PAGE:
Qaiser Khan, Spokesman of KP Food Safety and Halal Food Authority (KPFS&HFA) told the news agency that 158,481 inspections were conducted and 944,178 kilograms and litres of substandard food items discarded last year.
The teams discarded 152,460 litres of counterfeit beverages, 41,678 litres of adulterated milk, and 122,128 kg of substandard bakery & confectionery items.
Similarly, various wholesale dealers were inspected, and 205,584kg of substandard items seized and discarded from such premises. The authority also discarded 35,662 kg of spices and 26,629 kg of unhealthy chips besides 20,790 kg of oil and ghee, and 19,314 kg of stale fish, among many other poor food items in the province.
“Most of these substandard food items were discarded in Peshawar, where 359,634 kg/litres of unhygienic items seized and dumped,” he said, adding in Mardan and Nowshera districts, over 114,033 and 112,483 kg of substandard and unhealthy food items discarded.
He said that seven new mobile food testing laboratories were established in different divisions of the province to check quality of products in hotels and conduct crackdown against substandard and adulterated food items on the spot. Qaiser said that five more such laboratories would be established in the current fiscal year.
The Authority’s director operations, Altaf Hussain said quality of food items in markets were being closely monitored and strict action are being taken against violators. A multi-pronged strategy has been adopted to counter food adulteration with the help of mobile food testing laboratories. He said adulteration hubs and violators were caught red-handed and legal actions initiated and hefty fines imposed on them.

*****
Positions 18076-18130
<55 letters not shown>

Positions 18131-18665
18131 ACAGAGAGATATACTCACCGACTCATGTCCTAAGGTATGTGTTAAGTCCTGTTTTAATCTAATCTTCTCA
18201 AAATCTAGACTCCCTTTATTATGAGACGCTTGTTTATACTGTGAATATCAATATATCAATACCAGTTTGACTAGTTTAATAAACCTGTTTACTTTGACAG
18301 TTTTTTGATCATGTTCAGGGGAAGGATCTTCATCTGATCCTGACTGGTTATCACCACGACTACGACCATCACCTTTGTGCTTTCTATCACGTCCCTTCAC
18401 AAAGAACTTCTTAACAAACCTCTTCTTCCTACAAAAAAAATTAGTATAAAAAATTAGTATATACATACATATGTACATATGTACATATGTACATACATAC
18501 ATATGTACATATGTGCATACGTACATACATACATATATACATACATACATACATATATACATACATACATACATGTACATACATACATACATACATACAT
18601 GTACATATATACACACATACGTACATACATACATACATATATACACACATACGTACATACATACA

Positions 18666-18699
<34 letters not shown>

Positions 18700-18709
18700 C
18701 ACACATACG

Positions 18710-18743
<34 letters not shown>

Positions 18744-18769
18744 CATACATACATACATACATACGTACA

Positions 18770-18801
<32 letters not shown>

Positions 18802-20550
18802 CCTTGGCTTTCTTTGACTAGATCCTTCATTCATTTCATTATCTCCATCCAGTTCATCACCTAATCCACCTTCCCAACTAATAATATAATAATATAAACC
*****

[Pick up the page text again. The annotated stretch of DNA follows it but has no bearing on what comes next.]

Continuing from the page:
“We have banned junk food including carbonated and artificial beverages, chips and other unhealthy food items in premises of schools and colleges,” said the Authority’s Director Technical Dr. Abdul Sattar Shah.
He recommended the use of fresh food in daily diet, especially in vegetables, fresh juices and dairy products for a healthy life.
Shah Rukh Ali Khan, Director General KP FS&HFA said that mobile food testing laboratories were equipped with high-tech testing equipment with an ability to test over 20 food items instantly.
“These laboratories are very effective in identifying adulterants in food items, and for that reason, we are further increasing the number of mobile laboratories.
The procurement process for five mobile food testing laboratories is in process and to be completed soon.” He said the provincial government was also upgrading facilities in food testing laboratory at Hayatabad, Peshawar.
Shahrukh Khan said the monitoring of food services in markets has increased and special focus was being paid to bring positive changes in behavior of food handlers and owners for better quality assurance.
The DG said over 7,000 food handlers were provided with food safety level training last year for better food processing besides regular awareness sessions conducted for promotion of healthy food practices in the province.